The Bold Voice of J&K

Archaic laws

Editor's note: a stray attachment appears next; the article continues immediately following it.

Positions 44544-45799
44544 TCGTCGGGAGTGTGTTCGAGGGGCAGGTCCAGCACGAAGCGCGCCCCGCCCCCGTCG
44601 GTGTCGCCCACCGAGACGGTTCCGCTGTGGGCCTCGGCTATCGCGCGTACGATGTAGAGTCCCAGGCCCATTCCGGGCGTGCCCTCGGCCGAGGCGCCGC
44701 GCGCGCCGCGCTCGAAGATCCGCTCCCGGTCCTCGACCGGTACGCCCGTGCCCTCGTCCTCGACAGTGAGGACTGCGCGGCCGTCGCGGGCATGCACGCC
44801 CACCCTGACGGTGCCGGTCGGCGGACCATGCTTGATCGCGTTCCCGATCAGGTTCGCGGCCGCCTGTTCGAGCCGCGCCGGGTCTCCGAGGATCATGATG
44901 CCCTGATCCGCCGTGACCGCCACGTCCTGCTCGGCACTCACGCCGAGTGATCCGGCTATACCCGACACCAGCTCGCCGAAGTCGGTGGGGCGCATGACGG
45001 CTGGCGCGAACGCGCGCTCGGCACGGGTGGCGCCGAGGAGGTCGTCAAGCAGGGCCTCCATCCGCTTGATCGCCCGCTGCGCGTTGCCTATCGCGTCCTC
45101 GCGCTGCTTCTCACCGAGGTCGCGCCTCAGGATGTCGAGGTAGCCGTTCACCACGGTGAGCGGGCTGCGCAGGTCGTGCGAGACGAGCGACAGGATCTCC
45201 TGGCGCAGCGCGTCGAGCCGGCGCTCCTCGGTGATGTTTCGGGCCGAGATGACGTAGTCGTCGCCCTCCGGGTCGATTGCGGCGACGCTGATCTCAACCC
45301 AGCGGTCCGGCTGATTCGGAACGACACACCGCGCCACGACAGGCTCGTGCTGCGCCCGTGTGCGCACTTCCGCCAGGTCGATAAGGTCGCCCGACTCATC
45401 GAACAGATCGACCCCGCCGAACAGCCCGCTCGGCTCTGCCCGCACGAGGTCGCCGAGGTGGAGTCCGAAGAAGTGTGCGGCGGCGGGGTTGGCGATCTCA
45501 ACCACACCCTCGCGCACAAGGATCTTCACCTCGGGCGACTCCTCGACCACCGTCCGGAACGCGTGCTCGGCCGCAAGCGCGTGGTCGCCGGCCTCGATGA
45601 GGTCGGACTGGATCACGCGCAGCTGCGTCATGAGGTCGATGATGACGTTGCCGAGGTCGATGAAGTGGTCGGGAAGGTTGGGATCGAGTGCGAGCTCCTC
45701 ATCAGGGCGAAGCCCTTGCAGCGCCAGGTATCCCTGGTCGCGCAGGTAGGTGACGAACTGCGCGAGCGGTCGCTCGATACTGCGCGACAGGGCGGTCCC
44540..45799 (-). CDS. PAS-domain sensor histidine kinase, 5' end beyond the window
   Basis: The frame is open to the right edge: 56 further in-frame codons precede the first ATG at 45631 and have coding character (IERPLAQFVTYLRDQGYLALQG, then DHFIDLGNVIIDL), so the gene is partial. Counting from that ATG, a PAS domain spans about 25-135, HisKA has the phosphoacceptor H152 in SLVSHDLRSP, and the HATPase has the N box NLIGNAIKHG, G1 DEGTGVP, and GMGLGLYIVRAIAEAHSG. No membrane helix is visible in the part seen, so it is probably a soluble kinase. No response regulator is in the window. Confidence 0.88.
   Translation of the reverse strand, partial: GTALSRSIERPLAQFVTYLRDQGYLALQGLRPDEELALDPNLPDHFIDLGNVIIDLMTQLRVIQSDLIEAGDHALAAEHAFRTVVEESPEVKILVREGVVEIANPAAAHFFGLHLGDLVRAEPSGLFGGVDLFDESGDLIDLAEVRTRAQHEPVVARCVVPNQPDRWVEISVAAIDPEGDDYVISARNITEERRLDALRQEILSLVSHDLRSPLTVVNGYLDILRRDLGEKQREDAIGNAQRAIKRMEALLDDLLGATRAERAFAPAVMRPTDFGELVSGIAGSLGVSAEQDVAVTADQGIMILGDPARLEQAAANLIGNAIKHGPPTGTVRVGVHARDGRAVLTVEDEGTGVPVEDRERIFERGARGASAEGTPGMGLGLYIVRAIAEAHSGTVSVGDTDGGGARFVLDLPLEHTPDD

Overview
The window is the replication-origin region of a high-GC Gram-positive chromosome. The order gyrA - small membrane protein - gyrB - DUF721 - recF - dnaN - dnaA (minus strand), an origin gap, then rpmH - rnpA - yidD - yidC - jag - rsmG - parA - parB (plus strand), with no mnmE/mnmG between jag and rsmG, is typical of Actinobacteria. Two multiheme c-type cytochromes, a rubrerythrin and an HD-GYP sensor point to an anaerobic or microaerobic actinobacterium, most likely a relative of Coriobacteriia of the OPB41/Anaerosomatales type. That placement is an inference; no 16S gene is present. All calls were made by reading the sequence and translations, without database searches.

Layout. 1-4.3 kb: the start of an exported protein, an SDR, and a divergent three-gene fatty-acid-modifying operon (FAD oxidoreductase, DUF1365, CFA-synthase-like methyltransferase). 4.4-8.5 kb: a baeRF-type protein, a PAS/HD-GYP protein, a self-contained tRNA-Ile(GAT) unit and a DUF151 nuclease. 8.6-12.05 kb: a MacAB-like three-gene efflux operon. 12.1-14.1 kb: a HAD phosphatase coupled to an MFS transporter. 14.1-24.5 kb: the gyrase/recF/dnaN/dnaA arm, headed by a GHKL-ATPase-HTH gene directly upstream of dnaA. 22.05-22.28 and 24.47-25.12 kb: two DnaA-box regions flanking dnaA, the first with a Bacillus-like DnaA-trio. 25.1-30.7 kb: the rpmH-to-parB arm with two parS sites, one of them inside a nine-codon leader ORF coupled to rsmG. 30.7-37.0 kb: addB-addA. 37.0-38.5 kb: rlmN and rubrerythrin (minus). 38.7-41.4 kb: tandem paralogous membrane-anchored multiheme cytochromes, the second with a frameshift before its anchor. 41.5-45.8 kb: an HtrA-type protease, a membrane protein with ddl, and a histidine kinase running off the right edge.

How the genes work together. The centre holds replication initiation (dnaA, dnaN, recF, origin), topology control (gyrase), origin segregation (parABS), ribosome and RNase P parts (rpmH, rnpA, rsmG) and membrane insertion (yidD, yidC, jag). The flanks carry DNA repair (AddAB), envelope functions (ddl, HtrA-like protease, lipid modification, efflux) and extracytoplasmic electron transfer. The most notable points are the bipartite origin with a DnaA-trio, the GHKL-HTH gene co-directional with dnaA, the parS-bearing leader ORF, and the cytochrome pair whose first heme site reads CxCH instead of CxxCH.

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To simplify redress of grievances, government has begun the process to weed out outdated laws and regulations. The Law Ministry, in consultation with other ministries, has identified 1,094 laws which can be repealed. To begin with, the Law Ministry has plans to bring a fresh bill in Parliament in the Winter session to repeal 287 obsolete statutes. The bill introduced in Lok Sabha during the Budget session to repeal 36 Acts is now with a Parliamentary Standing Committee which is expected to give its report ahead of the Winter session likely to begin in November. Based on the recommendation of the Law Commission, the Ministry is also planning to carry out “legal scavenging” to repeal 700 Appropriation Acts which remain on statute books though they have lost relevance. Appropriation Act is intended to give authority to the government to incur expenditure from and out of the Consolidated Fund of India. Out of the 1,382 Acts recommended for repeal by that committee, only 415 have been revoked so far. One of the laws — Bengal District Act — recommended for repeal dates back to 1836. Several other laws recommended for revoking belong to period dating from 1838 to 1898. The biggest challenge before the government is to ensure effective public service delivery and also seeing that economic success is felt by the people, and that no section of society is excluded from sharing the fruits of the economic success. Prime Minister Narendra Modi had in August constituted a separate committee to identify “obsolete” laws which, he believes, hamper governance by creating “avoidable confusion”. The poor conviction rates also substantiate the role of procedures in serving more as instruments of harassment than proving the effectiveness of law. What’s worse is that unlike other countries, India doesn’t have the practice of pare-trial consultations and conferences which can help fast settlement and weed out many cases before they reach court. The entire procedure is done in court, thereby stretching litigation time.

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